Here is more: "Amanda Mason, head of marketing for Roadchef, urged leaders to make time for their teams and listen to what they had to say.
'It is all about listening to people – you must get to know your team and hear their thoughts and feelings', she said. 'If they feel heard at work then that will be reflected in their output.' "

 

Listening to the customers and staff??  Is that radical and new?

 

Full story at:

https://travelweekly.co.uk/news/tour-operators/leadership-styles-must-be-completely-reset-to-reflect-pandemic-lessons

 

THANKS!  Enjoy!  Terry in Ohio

 

Athens & Greece: Many visuals, details from two visits in a city with great history, culture and architecture.  Now at 44,735 views.

http://boards.cruisecritic.com/showthread.php?t=1101008

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4 hours ago, TLCOhio said:

Listening to the customers and staff??  Is that radical and new?

 

 

It is a lesson that needs to be re-learned from time to time in most areas of industry and government.  

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On 6/30/2022 at 5:03 PM, rkacruiser said:

It is a lesson that needs to be re-learned from time to time in most areas of industry and government.  

 

Agree above with the great comment by our SW Ohio neighbor.  Listening to customers and staff does need "re-learning"  Sad, but true, many businesses and government folks forget this vital skill.  .  

 

From the Associated Press/AP newswire this morning, they had this headline: With hospitalizations up, France weighs return to masks with these highlights:Tourism is booming again in France — and so is COVID-19. French officials have “invited” or “recommended” people to go back to using face masks but stopped short of renewing restrictions that would scare visitors away or revive antigovernment protests.  From Paris commuters to tourists on the French Riviera, many people seem to welcome the government’s light touch, while some worry that required prevention measures may be needed.  Virus-related hospitalizations rose quickly in France over the past two weeks, with nearly 1,000 patients with COVID-19 hospitalized per day, according to government data. Infections are also rising across Europe and the United States, but France has an exceptionally high proportion of people in the hospital, according to Our World in Data estimates.  French government spokesperson Olivia Gregoire has said there are no plans to reintroduce national regulations that limit or set conditions for gathering indoors and other activities.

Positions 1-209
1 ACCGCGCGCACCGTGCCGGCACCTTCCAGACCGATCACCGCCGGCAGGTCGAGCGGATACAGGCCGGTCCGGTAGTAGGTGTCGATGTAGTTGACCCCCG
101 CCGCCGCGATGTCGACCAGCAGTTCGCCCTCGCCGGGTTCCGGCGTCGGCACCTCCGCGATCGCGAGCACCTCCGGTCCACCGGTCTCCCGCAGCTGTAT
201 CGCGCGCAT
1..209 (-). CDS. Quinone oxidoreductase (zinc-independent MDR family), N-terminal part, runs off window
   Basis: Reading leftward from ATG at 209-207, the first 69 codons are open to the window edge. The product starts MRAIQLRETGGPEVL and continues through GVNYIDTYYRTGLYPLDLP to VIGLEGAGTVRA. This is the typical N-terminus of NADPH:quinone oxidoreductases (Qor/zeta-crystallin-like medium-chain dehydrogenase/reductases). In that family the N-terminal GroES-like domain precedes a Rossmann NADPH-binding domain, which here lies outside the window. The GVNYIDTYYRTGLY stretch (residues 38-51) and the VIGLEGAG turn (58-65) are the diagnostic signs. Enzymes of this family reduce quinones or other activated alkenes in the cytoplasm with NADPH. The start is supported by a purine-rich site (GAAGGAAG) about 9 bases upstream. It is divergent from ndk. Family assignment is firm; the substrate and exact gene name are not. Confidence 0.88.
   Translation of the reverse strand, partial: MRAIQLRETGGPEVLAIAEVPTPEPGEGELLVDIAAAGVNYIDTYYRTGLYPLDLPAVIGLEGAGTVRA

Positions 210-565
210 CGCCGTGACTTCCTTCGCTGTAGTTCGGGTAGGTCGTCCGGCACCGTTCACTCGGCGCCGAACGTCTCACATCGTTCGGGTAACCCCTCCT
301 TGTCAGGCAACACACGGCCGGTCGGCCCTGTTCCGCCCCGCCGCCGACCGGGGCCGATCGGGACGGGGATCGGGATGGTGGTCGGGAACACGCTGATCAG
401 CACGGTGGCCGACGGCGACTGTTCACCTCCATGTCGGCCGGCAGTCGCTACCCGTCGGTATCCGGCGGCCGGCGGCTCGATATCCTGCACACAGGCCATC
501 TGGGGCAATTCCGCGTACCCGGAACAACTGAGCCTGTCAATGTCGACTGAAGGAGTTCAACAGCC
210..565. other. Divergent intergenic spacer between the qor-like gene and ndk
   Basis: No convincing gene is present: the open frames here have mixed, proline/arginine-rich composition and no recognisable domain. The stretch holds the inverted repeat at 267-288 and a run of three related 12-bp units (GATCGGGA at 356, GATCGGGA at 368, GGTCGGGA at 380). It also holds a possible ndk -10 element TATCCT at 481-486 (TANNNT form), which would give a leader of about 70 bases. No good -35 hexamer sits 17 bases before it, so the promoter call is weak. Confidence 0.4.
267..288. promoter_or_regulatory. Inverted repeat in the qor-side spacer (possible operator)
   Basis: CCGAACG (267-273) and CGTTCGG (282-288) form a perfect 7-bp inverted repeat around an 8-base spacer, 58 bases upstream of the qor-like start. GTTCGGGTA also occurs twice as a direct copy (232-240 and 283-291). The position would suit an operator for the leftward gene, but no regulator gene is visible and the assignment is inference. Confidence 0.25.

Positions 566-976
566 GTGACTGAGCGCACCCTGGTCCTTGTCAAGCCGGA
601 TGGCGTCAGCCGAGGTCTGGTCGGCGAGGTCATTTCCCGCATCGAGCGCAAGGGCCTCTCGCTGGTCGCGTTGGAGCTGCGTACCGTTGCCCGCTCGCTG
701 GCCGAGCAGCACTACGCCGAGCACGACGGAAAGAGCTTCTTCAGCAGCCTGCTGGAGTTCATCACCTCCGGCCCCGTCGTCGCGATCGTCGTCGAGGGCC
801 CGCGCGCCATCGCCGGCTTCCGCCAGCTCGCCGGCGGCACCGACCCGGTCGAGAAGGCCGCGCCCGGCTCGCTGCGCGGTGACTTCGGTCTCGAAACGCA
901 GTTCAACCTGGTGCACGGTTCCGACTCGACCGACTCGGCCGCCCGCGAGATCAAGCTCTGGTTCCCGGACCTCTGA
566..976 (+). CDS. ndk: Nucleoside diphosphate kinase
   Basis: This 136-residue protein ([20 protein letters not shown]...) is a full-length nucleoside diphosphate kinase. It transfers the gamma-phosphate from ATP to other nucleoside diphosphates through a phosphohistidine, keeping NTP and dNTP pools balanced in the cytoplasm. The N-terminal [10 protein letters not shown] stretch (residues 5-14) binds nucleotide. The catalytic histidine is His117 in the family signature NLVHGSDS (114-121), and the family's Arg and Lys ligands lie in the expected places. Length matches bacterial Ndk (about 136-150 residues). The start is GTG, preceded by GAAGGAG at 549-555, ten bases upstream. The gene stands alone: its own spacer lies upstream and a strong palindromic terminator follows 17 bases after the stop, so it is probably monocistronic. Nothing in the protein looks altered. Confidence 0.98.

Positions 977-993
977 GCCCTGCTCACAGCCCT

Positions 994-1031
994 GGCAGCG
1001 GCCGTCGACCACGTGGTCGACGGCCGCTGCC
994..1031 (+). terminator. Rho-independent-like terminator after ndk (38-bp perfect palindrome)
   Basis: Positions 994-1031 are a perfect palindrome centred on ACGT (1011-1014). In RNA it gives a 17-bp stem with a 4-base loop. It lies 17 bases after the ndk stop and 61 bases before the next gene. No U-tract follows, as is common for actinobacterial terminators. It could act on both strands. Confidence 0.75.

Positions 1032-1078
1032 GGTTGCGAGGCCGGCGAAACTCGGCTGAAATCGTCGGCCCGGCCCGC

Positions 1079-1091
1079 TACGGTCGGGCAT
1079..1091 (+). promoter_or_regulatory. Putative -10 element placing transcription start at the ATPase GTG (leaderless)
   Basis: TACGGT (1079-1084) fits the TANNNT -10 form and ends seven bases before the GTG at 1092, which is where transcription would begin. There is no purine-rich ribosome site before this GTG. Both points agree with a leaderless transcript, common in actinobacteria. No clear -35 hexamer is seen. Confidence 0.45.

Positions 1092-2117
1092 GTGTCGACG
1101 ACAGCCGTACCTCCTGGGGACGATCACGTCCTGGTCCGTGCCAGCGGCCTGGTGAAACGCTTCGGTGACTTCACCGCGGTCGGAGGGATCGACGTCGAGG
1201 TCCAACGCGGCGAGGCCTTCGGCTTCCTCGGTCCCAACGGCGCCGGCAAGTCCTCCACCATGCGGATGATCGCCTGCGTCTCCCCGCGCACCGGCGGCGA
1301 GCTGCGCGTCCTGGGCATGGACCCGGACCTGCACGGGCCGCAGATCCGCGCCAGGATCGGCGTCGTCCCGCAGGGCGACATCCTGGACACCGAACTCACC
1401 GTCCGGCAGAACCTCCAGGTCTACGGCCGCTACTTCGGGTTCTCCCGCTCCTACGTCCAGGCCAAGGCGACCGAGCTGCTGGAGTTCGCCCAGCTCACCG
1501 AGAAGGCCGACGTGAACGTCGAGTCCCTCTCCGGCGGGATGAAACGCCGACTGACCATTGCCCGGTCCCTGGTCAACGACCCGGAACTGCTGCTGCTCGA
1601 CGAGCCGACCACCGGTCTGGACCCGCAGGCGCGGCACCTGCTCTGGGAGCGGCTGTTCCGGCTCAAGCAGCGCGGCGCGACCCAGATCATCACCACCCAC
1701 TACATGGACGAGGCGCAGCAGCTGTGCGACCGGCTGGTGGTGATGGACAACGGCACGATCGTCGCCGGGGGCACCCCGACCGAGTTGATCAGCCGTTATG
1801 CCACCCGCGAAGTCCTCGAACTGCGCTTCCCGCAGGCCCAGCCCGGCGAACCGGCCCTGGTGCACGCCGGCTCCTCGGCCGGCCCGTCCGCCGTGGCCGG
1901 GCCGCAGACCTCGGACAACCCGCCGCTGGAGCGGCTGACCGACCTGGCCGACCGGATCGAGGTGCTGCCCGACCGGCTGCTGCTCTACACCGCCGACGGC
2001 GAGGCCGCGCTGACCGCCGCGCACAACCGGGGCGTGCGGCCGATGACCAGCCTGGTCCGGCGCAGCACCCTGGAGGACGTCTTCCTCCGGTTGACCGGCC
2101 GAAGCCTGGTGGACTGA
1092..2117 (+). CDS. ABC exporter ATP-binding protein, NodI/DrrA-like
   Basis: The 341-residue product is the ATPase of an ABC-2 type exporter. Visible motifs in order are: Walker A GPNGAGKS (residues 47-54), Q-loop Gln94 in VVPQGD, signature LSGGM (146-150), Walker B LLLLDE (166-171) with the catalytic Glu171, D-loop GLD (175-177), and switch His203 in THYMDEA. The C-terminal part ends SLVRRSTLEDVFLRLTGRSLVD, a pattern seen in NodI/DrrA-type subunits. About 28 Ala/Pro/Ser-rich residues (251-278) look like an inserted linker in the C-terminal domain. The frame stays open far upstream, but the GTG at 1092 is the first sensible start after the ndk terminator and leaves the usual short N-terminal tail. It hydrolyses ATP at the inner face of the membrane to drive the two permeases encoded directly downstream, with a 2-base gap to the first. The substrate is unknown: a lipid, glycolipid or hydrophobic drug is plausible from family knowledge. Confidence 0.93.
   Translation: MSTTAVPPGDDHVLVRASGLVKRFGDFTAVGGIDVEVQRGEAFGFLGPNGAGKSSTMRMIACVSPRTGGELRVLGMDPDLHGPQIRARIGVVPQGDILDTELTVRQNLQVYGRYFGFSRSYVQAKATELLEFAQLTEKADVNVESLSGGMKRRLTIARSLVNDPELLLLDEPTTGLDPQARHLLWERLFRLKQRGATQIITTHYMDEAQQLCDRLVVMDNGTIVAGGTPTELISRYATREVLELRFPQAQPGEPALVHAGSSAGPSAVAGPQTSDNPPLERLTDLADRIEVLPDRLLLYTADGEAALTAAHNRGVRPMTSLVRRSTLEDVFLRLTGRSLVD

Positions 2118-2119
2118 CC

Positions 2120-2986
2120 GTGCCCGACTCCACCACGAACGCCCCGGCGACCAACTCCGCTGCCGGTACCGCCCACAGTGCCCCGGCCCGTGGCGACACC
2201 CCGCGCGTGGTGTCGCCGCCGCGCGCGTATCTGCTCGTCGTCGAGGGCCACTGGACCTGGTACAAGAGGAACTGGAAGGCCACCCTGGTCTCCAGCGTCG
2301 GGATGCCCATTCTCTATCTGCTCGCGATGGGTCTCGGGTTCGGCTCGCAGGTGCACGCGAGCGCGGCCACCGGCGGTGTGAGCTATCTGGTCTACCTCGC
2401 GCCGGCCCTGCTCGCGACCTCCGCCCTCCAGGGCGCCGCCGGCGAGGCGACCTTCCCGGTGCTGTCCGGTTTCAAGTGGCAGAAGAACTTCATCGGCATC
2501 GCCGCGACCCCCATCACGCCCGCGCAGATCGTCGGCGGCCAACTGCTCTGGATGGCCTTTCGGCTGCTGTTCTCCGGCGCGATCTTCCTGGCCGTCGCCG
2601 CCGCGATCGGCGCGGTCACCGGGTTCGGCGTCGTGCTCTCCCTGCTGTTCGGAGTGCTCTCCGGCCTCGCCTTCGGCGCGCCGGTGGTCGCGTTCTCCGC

Full story at:

https://apnews.com/article/covid-travel-health-a426ee6ae1109ceff4668020683570ac

 

THANKS!  Enjoy!  Terry in Ohio

 

Lisbon, NWSpain, Bordeaux/Brittany: Live/blog, June 2017 from Portugal to France along scenic Atlantic Coast on the Silver Spirit.  Now at 32,401 views.  Many interesting pictures, details for history, food, culture, etc.:

www.boards.cruisecritic.com/showthread.php?t=2511358

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From the Washington Post late this past week, they had this headline: Remember those travel fees that were paused in 2020? They’re back. with these highlights: “When it comes to travel fees, it’s starting to feel like 2019 again.  Airlines, car rental companies and hotels are reinstating old surcharges and adding new ones to your bill as travel returns to pre-pandemic levels. You can find them everywhere, including your airline ticket. When it comes to airlines, they have seen higher surcharges, fewer offers of free checked bags and more rigorous enforcement of carry-on sizes at airports. Mandatory resort fees, which many hotels readily waived for guests during the pandemic, are also back. plus an uptick in unexplained hotel surcharges. Additionally, car rental companies are upping their early return fees and refueling charges.”

 

Here is more: "Why are travel companies doing this? It’s not just because they lost billions during the pandemic when Americans stayed home or took staycations. Their cost of doing business increased. Restaurants had to pay higher wages or face mass resignations. Airlines and hotels had to spend more on sanitation and touchless check-in technology. And now there’s inflation.  Hotels are also getting creative with their new fees. Bob Bacheler stayed at a convention hotel in Orlando recently. After breakfast, his server handed him and his wife a bill with a 10 percent “service fee” on top of an automatic 18 percent gratuity.  Knowing that companies are trying to make up for lost revenue is the first step in avoiding nuisance fees. Many travelers assume incorrectly that airlines and hotels are desperate to have them back and have slashed their prices to get them in the door. That may have been true last summer, and it was definitely true during the summer of 2020. But not now."

 

How will cruise lines find "creative" ways along this line as being done by the airlines, hotels, etc.?

 

Full story at:

https://www.washingtonpost.com/travel/2022/06/29/travel-fees-2022/

 

THANKS!  Enjoy!  Terry in Ohio

 

Panama Canal? Early 2017, Fort Lauderdale to San Francisco adventure through Panama Canal.  Our first stops in Colombia, Central America and Mexico, plus added time in the great Golden Gate City. Now at 31,357 views.

http://boards.cruisecritic.com/showthread.php?t=2465580